Calibration

We have been putting a lot of work into calibrating SMART-ISO against historical activities from PJM. As of this writing, we have two forms of calibration: matching the pattern of LMPs., and matching generation across different sources.

The latest version of the model, with the more accurate modeling of PJM's IT-SCED unit commitment model, appears to be reproducing the pattern of LMPs quite well.

Pattern of LMPs

We recently completed a major rewrite of the "hour ahead" unit commitment model, which appears to have produced a major improvement in the IT-SCEDmodeling of LMPs when compared against historical values. The new logic, shown immediately below, closely matches the PJM IT-SCED logic. IT-SCED is run 15 minutes before and after the hour. The 1:15 run, for example, models the system from 1:30 to 3:30. We look at when each generator is planned to be turned on in this interval, and subtract off the notification time (plus ramp up time). If this time falls within the interval 1:30 to 2:00, the generator is turned on.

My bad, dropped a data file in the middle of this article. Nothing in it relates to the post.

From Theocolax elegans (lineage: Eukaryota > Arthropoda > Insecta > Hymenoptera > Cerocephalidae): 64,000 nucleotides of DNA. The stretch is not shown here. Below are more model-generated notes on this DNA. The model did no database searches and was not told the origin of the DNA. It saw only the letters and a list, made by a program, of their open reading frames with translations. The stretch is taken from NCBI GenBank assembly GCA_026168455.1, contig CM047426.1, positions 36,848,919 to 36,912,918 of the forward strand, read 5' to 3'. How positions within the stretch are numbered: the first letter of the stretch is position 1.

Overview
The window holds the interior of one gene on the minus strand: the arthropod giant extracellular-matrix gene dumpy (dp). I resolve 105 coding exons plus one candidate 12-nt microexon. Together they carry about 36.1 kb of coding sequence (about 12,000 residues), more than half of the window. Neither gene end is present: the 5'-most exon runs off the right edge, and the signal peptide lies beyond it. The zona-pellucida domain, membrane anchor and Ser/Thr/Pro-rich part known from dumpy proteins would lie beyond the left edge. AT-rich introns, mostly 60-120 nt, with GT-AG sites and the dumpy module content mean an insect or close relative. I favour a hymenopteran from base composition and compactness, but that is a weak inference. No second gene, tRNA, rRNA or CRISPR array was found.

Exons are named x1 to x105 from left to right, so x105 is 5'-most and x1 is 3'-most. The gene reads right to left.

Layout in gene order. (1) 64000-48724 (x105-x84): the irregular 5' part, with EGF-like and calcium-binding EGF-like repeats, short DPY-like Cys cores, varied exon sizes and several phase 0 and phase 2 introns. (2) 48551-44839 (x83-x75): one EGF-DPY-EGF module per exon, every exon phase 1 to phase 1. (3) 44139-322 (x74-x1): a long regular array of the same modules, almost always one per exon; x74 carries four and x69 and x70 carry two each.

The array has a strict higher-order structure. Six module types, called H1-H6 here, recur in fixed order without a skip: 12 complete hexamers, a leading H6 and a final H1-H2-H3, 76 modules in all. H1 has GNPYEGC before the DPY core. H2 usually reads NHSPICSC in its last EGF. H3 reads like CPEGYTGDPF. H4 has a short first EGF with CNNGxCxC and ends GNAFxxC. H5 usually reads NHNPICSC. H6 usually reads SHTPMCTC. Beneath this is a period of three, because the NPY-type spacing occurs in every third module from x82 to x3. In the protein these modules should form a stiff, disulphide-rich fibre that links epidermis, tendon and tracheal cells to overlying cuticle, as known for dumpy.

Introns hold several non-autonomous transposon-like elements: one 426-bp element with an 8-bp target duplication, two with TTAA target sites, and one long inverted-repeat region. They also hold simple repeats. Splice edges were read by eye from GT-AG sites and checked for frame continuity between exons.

The old logic would run a unit commitment model (for gas turbines) each hour. The run at 1pm would plan from 2pm to 3pm. Any generator that was turned on during this period would be committed. Notification times were ignored. The LMPs using this old logic are shown below the latest LMPs.

The results appear to show that the more accurate model produces more accurate LMPs. In particular, look at the latest results for July, and compare to the previous results for July. The more accurate model appears to significantly improve the pattern of LMPs when compared against history.

Actual vs. simulated LMPs using the new logic that closely matches PJM's IT-SCED process:

january

April

July

October

 

 

Actual vs simulated LMPs using the old hourly unit commitment models:

JanLMPJuly25

AprilLMPJuly25

JulyLMPJuly25

OctLMPJuly25

Generation patterns

Our first comparison is the distribution of generation across different types of generation, including gas turbines, pumped hydro, a tiny amount of hydro, combined cycle, steam and nuclear. On the left is the historical behavior, derived from the actual generation from PJM but restricted to the generators which we are able to map to the grid (about 93 percent of the total).

On the right is the distribution of generation from the model, where now we are running enough generation to cover the entire (actual) load. The plot on the left is slightly lower because we were not able to map all of the generators to the grid.